A friend mentioned recently how her son wants to go on the Year 9 overseas school trip, and she can’t afford it. I had to play devil’s advocate and discuss School Trips now vs then, when a few friends agreed it was too expensive.
The Cost Of School Trips Then
In 1997, I went on a 4 night school trip to the Lake District. I was in Year 9 at the time, and it cost £175. Add to that the cost of buying all of the outdoor clothing I’d never use again. Not to mention an old set of clothes and a decent set of clothes for each of the 5 days we were away. That was 21 years ago. According to This Is Money, £175 then is equal to £312 now.
Paying For School Trips Then
The £175 cost of the residential trip I did go on was paid for mostly by my parents,. I had to put my £5 a week pocket money towards the cost as well, though. This meant that I paid £75, and they paid the other £100 . My parents also bought me everything else I needed, as well as spending money. I know my folks had to save for me to attend, and I definitely appreciated it. The fact they made me contribute made me appreciate it even more too.
When I was in Year 10, we had the option of a French Skiing trip. For 4 nights, it was £535, which is around £927 in today’s money. I didn’t go as it was much too expensive for us as a family with 6 kids to afford.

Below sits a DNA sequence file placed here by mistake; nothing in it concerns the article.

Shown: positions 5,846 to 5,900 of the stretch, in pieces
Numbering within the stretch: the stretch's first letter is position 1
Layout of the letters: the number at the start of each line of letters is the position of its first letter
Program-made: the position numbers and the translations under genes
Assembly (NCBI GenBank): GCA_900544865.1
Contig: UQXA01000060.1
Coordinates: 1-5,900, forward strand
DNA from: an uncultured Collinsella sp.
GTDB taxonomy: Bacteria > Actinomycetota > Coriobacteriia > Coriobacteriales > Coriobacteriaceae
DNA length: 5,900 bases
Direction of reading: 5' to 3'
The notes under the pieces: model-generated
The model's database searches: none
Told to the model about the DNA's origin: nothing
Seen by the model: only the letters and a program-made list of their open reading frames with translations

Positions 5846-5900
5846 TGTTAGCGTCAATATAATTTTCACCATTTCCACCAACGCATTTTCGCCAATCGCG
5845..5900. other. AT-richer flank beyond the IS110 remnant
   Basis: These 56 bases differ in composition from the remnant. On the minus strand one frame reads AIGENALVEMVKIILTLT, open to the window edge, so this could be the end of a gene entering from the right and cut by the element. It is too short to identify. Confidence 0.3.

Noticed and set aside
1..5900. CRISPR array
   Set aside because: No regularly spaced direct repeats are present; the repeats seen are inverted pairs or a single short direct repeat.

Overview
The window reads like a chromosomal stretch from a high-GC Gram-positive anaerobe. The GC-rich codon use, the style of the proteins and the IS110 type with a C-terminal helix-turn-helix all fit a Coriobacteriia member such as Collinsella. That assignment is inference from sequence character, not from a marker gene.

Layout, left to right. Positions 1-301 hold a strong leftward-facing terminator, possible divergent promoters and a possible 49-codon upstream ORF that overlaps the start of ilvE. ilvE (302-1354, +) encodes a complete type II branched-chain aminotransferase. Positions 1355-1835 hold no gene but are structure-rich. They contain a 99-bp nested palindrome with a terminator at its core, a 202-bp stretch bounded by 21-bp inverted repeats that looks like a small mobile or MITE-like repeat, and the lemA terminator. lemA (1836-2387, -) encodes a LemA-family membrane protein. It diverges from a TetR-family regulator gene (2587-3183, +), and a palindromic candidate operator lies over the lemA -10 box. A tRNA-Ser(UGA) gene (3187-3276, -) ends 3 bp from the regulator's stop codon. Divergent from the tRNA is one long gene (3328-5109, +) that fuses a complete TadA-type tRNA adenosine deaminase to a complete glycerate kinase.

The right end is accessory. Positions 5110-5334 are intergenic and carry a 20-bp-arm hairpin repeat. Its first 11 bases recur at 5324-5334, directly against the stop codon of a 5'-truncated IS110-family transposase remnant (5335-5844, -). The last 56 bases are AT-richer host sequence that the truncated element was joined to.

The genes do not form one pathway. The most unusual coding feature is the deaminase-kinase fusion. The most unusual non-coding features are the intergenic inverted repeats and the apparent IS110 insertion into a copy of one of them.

School Trips Now
Another friend told me her son was going on an educational trip to New York with his school. She had been able to set up a weekly payment plan 18 months beforehand. My friend said this made it more affordable. She has halved his pocket money so he’s contributing too, and she is paying £15 a week. While £60 a month for 18 months seems a lot, she said she has made conscious changes and isn’t missing the money.
I asked her what she had changed and she said she now picks a friend up en route to work and they halve the fuel costs, which has saved her £10 a week. She also swapped her usual 6 weekly hairdressers appointments to 8 weekly, which has saved her £150 a year. Her son’s pocket money makes up the other few pounds. She says she will have to plan carefully nearer the time, to cover the cost of his clothes and spending money. Her son already knows he’s not getting as much as usual for his birthday and Christmas, plus any money he gets will be saved for spends for the trip.
When the time comes for Sam and Syd to go on school trips like this, I definitely won’t be handing them their trip on a plate. I feel that getting kids to “earn” the trip and contributing to the cost is a great and incredibly valuable lesson. When they want to go on their first holiday with friends, they’ll have to work hard to pay for it, so why should educational school trips be any different?
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